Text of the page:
The purpose of the study was to find which brain centras that was active when adjusting ones personal believes, not finding how many who are "delusionally optimistic". 19 people is a decent sample size when doing brain scans, though they probably still needs to add caveats for cultural differences. Reading the article you'll find that they do a statistical significance test that at least can't be considered obviously wrong at a first glance, but keep in mind that their sample isn't selected from the entire human population.

    Reading the articles abstract and it becomes crystal clear that they consider human delusional optimism a priori for the purpose of the study and are only concerned with the brain patterns that are observed when being overly optimistic.
  12. Accname

    Accname 2D-Graphics enthusiast

    So you say this article is showing the study in a wrong way?
  13. Varine

    Varine And as the moon rises, we shall prepare for war

    New headline: 15 people are delusionally optimistic.
  14. phyrex1an

    phyrex1an Staff Member and irregular helper Staff Member

    No. I'm saying that the article talks about both the study and the body of knowledge that existed before the study was made, and that you are conflicting the two. Possibly because the article doesn't make that distinction obvious and that Toms title here at thehelper ("Science: 80 percent of humans are delusionally optimistic") talks about the previous research but the news articles title ("Neural Responses Reveal Our Optimistic Bent") talks about the study. I'm guessing that the news article title was changed after tom made his post here, probably because it isn't representative of the news article content.

    The study wasn't about how many % of the population which are "overly optimistic", but it's consistent with previous research which showed that. This is precisely what the news article says, if you take your time reading where the different information comes from:

    This line presents what the new study resulted in.

    This line presents how many of the 19 people in the study which had the "optimism bias". Don't conflict this with a statement about the population at large, it just says that 15 people of the 19 had the effect they wanted to study (they actually study 2 different kinds of bias, but the other one was present in 100% of the tested individuals).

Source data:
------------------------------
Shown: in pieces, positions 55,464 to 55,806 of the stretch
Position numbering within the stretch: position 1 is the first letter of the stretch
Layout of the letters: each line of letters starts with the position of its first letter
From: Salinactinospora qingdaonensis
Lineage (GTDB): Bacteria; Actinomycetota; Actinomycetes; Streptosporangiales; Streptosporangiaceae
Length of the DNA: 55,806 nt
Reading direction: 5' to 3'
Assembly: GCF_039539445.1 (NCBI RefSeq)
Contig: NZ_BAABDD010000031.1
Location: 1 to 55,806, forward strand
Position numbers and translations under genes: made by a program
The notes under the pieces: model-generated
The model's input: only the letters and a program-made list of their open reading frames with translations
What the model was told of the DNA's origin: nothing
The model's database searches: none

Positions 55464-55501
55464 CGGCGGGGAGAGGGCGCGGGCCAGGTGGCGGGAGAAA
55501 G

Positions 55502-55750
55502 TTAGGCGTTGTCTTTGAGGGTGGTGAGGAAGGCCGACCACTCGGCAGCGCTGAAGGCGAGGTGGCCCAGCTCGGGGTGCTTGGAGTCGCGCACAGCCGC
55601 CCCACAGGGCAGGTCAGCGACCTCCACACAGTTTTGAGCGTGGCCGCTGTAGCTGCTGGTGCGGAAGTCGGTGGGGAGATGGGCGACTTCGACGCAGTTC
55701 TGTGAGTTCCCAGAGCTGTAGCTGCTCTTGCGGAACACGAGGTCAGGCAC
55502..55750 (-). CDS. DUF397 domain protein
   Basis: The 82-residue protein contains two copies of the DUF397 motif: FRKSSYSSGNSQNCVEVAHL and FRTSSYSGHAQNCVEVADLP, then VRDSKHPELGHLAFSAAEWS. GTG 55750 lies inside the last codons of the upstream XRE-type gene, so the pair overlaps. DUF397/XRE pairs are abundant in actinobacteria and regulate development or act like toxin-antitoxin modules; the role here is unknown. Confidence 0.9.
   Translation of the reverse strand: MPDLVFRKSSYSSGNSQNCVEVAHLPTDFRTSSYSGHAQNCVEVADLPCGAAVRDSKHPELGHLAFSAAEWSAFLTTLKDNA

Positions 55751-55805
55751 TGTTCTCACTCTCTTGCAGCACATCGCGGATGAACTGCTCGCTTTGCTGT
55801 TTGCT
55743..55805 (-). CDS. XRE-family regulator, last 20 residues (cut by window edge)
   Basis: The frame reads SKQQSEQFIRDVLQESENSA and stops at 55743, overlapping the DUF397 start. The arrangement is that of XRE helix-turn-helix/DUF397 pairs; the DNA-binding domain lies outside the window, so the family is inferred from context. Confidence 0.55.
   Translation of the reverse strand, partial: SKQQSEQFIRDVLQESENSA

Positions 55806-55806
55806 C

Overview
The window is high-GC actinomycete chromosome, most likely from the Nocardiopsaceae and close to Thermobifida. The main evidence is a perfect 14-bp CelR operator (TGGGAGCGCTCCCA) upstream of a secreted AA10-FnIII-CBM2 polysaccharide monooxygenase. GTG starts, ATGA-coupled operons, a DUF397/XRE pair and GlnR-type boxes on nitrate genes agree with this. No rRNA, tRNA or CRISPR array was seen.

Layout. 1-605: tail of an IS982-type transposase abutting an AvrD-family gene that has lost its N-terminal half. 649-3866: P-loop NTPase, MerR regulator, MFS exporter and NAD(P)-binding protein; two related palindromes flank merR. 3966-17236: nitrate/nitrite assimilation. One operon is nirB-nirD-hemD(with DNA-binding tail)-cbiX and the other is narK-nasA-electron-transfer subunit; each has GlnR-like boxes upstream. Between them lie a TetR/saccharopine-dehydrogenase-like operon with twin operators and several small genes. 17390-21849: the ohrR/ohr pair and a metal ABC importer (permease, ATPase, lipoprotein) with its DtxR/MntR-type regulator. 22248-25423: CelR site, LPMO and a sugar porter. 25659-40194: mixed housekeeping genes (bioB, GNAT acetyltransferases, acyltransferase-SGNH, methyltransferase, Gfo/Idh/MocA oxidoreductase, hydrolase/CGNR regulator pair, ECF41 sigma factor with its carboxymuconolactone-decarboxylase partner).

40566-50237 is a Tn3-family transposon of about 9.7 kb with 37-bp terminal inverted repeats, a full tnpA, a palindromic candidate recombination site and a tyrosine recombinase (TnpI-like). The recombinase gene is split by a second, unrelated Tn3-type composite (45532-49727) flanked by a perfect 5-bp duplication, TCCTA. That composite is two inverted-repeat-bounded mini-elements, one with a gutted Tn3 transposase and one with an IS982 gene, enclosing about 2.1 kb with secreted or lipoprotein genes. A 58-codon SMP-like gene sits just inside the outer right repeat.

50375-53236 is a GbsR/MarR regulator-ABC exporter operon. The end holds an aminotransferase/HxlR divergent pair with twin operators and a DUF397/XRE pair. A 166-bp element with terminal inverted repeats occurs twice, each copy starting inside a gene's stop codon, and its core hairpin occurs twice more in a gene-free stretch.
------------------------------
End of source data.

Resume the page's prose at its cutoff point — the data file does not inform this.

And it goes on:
This line presents the reason for believing that the "optimism bias" exists in the population at large, and that the new study doesn't offer any evidence to the contrary.
  15. Accname

    Accname 2D-Graphics enthusiast

    I dont read the articles in general beyond what is shown here at the helper.
    In the part of the article shown here, the intention of the study is not getting clear for me at all.
  16. phyrex1an

    phyrex1an Staff Member and irregular helper Staff Member

    I agree. We can't reproduce the article in it's entirely here on thehelper (due to copyright issues and because we think it's rather unfair too the news sites). If it's a topic that interests you too the degree that you want to comment on it I recommend that you read the entire news article first. Tom makes an awesome job posting interesting science news but it's not always that the portion he posts here gives the entire story ^^
  17. Accname

    Accname 2D-Graphics enthusiast

    I wouldnt waste my time to read an entire article if i read somewhere at the beginning that the sample size is 19 people. I think this was an unlucky quote from the article.
  18. FireCat

    FireCat Oh Shi.. Don't wake the tiger!

    Well, they did test 19 individuals But the number "80 percent" It's Just a old number from the past.